Adverse incident reporting system
Is there an incident reporting system at your practice?
Incident reporting has proved to be a useful tool in preventing error in high-risk industries, such as aviation, nuclear and petro-chemical industries. It has increased investment in the development of proactive and reactive safety systems. If an aviation incident occurs it is reported, investigated and lessons are learnt. Is there an incident reporting system at your practice? Reporting when things go wrong is essential, as it explores the underlying causes of patient safety incidents and allows learning to be obtained from them.
All GP practices should have protocols that encourage staff to report untoward incidents. Staff should feel they can report incidents without the fear of personal reprimand. A positive patient safety culture is one that has open communication, mutual trust, shared perceptions of the importance of safety and confidence in the efficacy of preventative measures.
Continuity of care
The concept of the “family doctor” is changing as busy people (especially infrequent attenders) choose to take the first doctor available for an appointment rather than wait to see “their” doctor. In urban areas especially, a growing number of patients “shop around”, either consulting a variety of doctors about a particular condition or consulting a different doctor for each episode of illness.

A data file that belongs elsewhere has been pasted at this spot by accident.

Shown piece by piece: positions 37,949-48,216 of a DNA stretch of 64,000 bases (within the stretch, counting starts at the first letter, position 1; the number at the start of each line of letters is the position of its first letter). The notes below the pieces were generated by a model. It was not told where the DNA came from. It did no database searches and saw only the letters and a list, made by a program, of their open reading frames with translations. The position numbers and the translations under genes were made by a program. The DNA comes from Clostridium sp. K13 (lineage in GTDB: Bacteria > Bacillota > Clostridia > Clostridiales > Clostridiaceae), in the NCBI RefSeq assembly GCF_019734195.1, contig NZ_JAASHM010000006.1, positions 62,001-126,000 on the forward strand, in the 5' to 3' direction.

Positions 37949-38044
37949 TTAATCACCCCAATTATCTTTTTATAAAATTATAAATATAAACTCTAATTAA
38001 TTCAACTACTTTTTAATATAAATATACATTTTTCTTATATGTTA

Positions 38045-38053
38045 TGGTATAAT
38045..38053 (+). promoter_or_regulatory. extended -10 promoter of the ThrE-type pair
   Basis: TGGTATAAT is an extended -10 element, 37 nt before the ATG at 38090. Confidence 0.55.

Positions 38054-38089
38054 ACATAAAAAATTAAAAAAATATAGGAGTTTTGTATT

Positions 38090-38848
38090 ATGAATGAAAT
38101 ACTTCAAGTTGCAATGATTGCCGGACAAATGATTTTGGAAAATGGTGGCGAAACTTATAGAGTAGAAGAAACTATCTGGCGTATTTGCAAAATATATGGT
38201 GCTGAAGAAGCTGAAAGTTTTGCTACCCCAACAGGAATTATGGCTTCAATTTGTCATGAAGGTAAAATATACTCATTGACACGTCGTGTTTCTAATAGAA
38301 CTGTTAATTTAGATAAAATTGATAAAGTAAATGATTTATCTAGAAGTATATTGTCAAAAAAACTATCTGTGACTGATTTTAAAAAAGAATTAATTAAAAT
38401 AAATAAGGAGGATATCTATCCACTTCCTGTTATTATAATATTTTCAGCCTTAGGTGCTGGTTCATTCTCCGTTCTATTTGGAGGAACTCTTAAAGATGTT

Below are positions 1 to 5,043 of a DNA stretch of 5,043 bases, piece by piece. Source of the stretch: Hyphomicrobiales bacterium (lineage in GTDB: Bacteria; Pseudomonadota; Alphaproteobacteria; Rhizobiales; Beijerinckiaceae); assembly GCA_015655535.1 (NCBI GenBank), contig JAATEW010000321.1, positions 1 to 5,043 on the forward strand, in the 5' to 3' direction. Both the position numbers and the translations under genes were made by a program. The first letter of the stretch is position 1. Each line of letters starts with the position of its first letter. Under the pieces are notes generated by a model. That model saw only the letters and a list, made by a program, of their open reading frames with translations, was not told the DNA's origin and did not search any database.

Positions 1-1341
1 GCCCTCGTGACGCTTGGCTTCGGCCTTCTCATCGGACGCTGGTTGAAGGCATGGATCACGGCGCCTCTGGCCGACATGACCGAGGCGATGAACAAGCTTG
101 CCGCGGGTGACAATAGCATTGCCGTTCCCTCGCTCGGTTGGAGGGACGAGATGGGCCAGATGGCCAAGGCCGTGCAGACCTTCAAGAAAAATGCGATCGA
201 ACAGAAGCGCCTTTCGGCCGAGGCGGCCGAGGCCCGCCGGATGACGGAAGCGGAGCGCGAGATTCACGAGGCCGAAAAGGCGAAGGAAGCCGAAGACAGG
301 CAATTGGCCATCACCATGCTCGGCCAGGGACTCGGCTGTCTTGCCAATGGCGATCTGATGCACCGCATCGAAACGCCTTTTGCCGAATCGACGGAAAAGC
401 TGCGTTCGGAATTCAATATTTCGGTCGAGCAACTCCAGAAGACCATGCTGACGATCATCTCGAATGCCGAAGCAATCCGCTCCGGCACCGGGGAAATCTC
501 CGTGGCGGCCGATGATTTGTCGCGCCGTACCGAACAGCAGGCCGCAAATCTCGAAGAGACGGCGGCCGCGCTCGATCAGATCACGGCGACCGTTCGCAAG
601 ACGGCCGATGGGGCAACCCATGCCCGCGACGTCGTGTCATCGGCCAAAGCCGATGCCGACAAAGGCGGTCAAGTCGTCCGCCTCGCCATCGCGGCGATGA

We frequently see claims arising from communication gaps when patients consult a series of GPs in the course of one illness
The continuity of care that GPs have traditionally provided is gradually becoming a casualty of our modern world, but patients may be at risk without it. At MPS we frequently see claims arising from communication gaps when patients consult a series of GPs in the course of one illness.
Here are some tips for maintaining continuity of care when multiple doctors are available:
- Impress on patients, via notices in the waiting room and on the practice’s
website, if you have one, why it’s important to see the same doctor regarding an ongoing complaint. Making clear follow-up arrangements and using language like “Come back and see me if it gets worse” will help to reinforce this message.
- Draw up protocols for reception staff taking appointments. It could be standard practice, for example, for them to ask the patient if they have attended the practice recently about the same problem and, if the answer is "yes", to suggest that they see the same doctor. Explain to staff why this is important.
- Write sufficiently comprehensive notes at each consultation so that any one else who sees the patient can understand fully what happened in the consultation, understand the progress of a patient’s condition and be fully aware of what has already been done.
- Read the most recent entries in a patient’s medical record so that you are aware of any ongoing problems that have not been resolved or that might have a bearing on the consultation.
- Institute an alert system so that investigations and tests are followed up and, if necessary, acted upon.
- Make arrangements for a colleague to check your emails and correspondence while you are off sick or on leave.
- Be especially careful if you are doing out of hours work or home visits, where you might not have access to the patient’s notes, to take a thorough history and ensure either that it is inserted into the patient’s notes or that the patient’s GP gets a copy at the first available opportunity.